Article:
An Afghan Farewell to George Varughese
April 29, 2009
After four years of stellar service in Afghanistan, George Varughese is moving on to represent The Asia Foundation in Nepal. Earlier this year, I was fortunate to participate in one of many going-away tributes to George – one organized by The Asia Foundation’s Kabul staff. The events of that day are going to be difficult to forget.
By Afghan tradition, non-family events are exclusive to either men or women, so the farewell tributes I attended were all-male. Earlier in the week, an all-female event had already been held in honor of Kala Gurung, George’s wife (fondly referred to in Kabul as “Mrs. George”).
At mid-morning one Friday most of the Foundation’s male staff was gathered in the street outside the Foundation offices. A great many were attired in traditional Afghan ethnic attire, displaying the array of groups represented among the staff: Pashtun, Tajik, and Hazara. They wore their clothes with much pride and shared details on the materials with which the clothes were made, the craftsmanship, and on the appropriate modes and styles of wear – length, color, fall, flow.
George Varughese himself was resplendent in a salwar kameez or payraan tumbaan (long tunic and loose pants), patu (large shawl) and a pakol (hat – Afghan beret). He looked natural in the outfit – like he belonged to Afghanistan.
The entire group then entered a convoy of a dozen vehicles and journeyed to the outskirts of Kabul – where ceremonies and a feast awaited. Given the tense security situation, it was an unusual trip – but made with the usual stringent security precautions.
First stop: a stark, cement block of a building, painted all-white, somewhat incongruously set in the brown, vegetation-bare, rolling hills. Inside, a martial arts training center adorned with posters of old (King Mirwais – the great Pashtun warrior who ruled over 17th-century Persia) and new (Bruce Lee). Some 40 young men, ranging in age from six to late teens, were dressed in white martial arts uniforms. Afghanistan placed silver in the World Taekwondo Championships in 2007, and there was much to show off. The young men put on a testosterone-laden demonstration of taekwondo and Afghan martial arts. Toward the end of the demonstration, the audience was invited to join in, with several of the staff members showing off their own expertise with fists and feet.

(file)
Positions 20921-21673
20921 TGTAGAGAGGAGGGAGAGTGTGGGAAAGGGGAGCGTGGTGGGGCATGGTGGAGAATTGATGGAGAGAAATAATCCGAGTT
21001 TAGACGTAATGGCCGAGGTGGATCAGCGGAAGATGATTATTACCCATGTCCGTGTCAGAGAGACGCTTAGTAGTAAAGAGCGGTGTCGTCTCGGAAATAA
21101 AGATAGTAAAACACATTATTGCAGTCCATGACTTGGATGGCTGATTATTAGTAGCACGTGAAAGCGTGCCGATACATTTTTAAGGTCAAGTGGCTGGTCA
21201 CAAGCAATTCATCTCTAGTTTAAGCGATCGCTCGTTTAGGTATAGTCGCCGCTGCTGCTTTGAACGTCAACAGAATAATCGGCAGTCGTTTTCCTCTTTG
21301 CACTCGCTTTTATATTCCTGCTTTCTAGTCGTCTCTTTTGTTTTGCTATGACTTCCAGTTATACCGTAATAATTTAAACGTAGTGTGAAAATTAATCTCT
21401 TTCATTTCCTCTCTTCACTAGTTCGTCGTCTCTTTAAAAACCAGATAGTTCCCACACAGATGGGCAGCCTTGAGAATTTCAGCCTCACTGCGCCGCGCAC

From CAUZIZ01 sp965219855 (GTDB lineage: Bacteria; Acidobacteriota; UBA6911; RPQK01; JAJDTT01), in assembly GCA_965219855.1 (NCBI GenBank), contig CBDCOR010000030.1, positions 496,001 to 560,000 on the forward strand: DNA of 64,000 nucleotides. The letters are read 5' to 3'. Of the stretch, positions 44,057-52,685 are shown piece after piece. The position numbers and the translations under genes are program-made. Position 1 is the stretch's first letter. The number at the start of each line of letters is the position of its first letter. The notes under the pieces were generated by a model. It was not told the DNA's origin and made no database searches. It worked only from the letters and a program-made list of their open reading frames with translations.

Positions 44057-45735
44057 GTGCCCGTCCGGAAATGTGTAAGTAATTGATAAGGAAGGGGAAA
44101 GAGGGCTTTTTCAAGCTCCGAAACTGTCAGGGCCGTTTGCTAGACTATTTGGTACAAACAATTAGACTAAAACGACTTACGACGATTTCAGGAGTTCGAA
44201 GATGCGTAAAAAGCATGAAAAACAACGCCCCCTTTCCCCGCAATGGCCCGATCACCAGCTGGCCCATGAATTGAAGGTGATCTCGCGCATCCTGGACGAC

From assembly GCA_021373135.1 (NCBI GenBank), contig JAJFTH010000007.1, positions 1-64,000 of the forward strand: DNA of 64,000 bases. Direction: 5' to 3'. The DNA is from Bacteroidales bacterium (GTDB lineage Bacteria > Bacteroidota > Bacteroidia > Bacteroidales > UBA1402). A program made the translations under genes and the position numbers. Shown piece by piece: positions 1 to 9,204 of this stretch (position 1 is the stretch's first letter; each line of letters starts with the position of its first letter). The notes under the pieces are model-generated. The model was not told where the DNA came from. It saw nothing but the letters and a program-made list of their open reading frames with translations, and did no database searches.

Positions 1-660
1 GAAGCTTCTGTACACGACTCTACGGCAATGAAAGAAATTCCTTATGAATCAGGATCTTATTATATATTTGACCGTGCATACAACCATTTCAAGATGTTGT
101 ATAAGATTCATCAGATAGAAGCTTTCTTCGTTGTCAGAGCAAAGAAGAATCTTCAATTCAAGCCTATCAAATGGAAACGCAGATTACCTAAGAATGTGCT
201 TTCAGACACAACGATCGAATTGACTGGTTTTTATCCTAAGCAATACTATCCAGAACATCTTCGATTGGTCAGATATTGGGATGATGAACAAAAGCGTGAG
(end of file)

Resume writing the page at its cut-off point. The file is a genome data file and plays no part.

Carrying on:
The martial arts show ended with George being asked to help award promotion certificates to the best-performing martial arts students. Then, George himself was awarded a certificate for being a steadfast supporter of Afghan-led development.
Afterwards, the entire group was led, on foot, by one of the senior program officers to his home – a typical suburban compound in Kabul: a large lot demarcated by 15-foot high walls of compacted mud. Within the lot were several buildings, which included his family’s living quarters, utility sheds, vegetable plots, and animal pens. The homes were constructed adjacent to the others, linked by small doors set into the thick walls – all contributing to a self-contained tribal community, a veritable fortress in an insecure world.
All guests were ushered to a remarkable receiving hall within the lot, one large room with cushions, carpets and pillows that lined the interior perimeter. Spread out across the floor was a feast of traditional meats and breads (obi non and lavash), prized rice dishes (chalow and korma), and the national rice dish qaboli palao. Bowls of fruits completed the spread.
After the large meal, sweets and tea were served. Many retreated to the verandah to enjoy the afternoon sun and camaraderie – taking turns at tales and anecdotes recounting life, politics, and the sheer adventure of work and encounters with George. Four years in Afghanistan is a long time – long enough to generate many stories, shared histories, much camaraderie, and memories that will last a lifetime. Clearly, George will be missed in Afghanistan.
Bruce Tolentino is The Asia Foundation’s Chief Economist and can be reached at email@example.com. He blogs here about George Varughese, the Foundation’s representative in Afghanistan, who leaves Kabul to take the reins in our Nepal office starting May 1.
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